I called that agency back. I got a new social worker, my third at this point in the journey. In just ten months she found me an apartment. Two months later, I signed the lease. Nine months after that, I was allowed to completely move in. In that nine month waiting period, I’d go back and forth from the apartment and my mother’s house. I didn’t let the delay stop me from having Halloween, Thanksgiving and Christmas there. My first big holidays, where I learned that living alone on holidays is actually the most lonely and worst feeling ever. I had a caregiver who was such a nightmare and stressed me out so badly, I’d have anxiety attacks nightly, her actions and past escalating to situations I never saw coming. I had to learn to fire someone. Like I said, life apparently needed me to test-drive real, adulthood-sized hurdles, stresses and new traumas before I could come “home” for good.
We are now entering April. Everything in my apartment has been modified to my needs. I’ve taken a much needed vacation to see my East Coast family. I’ve renewed my lease for year two. I’ve hired someone new – her name is Bianca – she’s from Brazil, loves Once Upon a Time and she used to work at Disney World. Those things aside, she’s excellent at helping with whatever I need. We laugh all day long and lose track of time. She is perfect. She helped me unpack the boxes that have been sitting in my bedroom closet for almost a year. I took her to IKEA and we’ve spent our days since decorating and making this place feel like home, like someone actually lives here.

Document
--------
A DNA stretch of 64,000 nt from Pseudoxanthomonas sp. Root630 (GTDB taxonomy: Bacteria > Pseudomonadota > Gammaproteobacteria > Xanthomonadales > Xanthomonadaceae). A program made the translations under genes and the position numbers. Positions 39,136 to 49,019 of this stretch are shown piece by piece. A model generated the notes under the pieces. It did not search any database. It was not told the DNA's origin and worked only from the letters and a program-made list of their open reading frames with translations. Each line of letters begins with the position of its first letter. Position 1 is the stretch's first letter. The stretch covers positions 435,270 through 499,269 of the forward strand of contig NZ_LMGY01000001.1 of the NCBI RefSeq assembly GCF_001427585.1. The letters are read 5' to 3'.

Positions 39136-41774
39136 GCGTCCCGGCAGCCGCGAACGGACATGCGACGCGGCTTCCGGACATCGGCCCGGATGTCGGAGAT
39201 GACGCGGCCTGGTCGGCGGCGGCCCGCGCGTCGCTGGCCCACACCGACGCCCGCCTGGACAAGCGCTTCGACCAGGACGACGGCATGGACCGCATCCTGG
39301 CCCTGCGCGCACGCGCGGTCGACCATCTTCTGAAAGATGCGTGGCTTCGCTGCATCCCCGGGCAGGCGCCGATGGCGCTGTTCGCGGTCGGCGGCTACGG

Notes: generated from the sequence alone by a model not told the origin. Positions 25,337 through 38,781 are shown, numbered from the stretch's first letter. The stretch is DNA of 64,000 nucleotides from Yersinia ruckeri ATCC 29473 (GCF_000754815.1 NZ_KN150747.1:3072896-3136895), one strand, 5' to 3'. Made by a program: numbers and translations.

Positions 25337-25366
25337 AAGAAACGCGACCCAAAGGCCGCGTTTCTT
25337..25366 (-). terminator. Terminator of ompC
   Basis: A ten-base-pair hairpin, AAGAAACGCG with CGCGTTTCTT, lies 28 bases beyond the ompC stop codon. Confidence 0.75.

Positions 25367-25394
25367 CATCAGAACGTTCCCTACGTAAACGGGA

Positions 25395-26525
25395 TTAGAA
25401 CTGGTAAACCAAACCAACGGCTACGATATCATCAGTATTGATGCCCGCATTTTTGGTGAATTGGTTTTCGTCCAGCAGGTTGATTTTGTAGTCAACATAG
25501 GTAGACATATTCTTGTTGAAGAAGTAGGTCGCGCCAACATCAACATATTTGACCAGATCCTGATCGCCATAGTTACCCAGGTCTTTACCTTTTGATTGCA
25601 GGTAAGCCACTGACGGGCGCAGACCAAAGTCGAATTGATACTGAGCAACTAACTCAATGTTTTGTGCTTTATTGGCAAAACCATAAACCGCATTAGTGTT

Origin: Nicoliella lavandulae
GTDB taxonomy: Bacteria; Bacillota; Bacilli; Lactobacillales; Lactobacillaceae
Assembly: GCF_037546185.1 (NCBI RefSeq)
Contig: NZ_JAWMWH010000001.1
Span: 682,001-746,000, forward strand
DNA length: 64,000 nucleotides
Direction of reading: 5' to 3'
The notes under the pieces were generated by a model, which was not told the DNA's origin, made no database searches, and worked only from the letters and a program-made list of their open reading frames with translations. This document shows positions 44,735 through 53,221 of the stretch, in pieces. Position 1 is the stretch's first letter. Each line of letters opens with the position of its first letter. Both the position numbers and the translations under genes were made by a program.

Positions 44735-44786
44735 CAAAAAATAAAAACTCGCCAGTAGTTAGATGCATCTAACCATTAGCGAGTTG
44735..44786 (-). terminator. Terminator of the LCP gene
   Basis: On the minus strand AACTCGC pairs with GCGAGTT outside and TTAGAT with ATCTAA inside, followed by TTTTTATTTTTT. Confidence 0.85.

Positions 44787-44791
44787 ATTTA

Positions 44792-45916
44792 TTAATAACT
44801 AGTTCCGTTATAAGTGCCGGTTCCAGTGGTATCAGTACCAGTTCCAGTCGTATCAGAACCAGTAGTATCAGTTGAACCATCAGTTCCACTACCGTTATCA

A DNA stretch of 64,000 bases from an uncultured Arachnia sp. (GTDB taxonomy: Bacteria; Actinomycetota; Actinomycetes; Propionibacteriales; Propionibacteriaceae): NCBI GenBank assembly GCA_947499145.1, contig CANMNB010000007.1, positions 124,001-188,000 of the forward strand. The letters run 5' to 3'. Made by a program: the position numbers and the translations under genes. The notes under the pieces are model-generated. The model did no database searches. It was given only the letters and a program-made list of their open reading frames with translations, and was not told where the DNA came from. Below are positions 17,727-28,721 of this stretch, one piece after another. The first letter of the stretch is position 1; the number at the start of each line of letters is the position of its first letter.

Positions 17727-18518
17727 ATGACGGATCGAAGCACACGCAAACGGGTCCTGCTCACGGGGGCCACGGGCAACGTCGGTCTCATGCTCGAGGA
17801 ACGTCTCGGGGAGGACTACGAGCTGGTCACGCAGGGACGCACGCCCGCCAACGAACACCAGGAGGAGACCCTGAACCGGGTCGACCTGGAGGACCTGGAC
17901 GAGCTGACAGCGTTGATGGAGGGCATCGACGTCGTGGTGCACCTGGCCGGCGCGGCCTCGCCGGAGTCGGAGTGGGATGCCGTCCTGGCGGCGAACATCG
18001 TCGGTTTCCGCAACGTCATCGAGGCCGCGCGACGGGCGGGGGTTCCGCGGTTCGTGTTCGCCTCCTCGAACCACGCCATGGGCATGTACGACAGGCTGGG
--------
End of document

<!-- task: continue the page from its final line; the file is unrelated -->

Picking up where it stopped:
Home. I’m home. I did it. Nobody can take this away from me now. It’s mine. When I got to the point where I was REALLY ready to take my life back, my Susan told me that I was addicted to my story, that I needed to kiss it goodbye and move forward because the addiction didn’t serve me. Maybe I was, because that’s just what I’ve known. So I guess this my public farewell to that story, a brief letter to my past:
Dear Past Kimmie:
Thank you for teaching me what you have, but we have to break-up now. You will always be a part of me. I will think back on your struggles with gratitude because you made me strong. Thank you for giving me both human beings who taught me what not to be, while also giving me human beings who guided me to show me “how big [my] brave is.” My next act of bravery is to move forward without fear of the future. We are over. I am just beginning. Now be gone – someone has dropped a house on you.
Yours, Present Kimmie
On I go and on I grow. All is well.